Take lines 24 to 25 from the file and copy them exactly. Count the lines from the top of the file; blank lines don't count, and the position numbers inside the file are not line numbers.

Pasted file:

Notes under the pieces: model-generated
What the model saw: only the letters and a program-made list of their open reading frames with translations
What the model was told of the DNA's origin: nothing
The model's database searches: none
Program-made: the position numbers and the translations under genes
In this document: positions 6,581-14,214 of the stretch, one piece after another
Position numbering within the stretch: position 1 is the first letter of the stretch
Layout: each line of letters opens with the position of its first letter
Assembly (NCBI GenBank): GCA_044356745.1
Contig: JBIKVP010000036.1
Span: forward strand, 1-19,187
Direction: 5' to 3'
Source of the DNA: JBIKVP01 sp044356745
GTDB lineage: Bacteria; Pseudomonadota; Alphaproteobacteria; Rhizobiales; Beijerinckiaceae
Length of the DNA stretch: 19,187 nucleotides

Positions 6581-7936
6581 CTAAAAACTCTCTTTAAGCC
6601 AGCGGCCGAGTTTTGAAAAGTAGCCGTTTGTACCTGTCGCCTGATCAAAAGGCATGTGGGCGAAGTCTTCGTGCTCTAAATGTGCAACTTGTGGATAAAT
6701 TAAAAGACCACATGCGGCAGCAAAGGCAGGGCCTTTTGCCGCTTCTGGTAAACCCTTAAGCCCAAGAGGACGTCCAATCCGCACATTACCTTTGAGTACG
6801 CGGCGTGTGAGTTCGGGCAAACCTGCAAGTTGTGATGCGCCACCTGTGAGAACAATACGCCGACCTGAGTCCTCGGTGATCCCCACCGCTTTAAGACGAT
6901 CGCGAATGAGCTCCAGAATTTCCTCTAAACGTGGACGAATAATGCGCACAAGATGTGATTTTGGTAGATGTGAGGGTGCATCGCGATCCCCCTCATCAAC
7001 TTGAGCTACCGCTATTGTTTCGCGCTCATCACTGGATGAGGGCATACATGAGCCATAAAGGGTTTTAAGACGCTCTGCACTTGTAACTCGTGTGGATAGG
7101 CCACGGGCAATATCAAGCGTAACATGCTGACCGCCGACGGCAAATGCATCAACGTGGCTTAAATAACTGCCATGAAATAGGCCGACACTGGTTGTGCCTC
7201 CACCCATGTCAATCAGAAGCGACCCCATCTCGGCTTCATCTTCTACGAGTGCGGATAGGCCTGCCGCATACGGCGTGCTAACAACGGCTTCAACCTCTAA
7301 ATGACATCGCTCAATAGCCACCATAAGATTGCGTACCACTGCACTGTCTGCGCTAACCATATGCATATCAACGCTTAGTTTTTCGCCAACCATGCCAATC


7201 CACCCATGTCAATCAGAAGCGACCCCATCTCGGCTTCATCTTCTACGAGTGCGGATAGGCCTGCCGCATACGGCGTGCTAACAACGGCTTCAACCTCTAA
7301 ATGACATCGCTCAATAGCCACCATAAGATTGCGTACCACTGCACTGTCTGCGCTAACCATATGCATATCAACGCTTAGTTTTTCGCCAACCATGCCAATC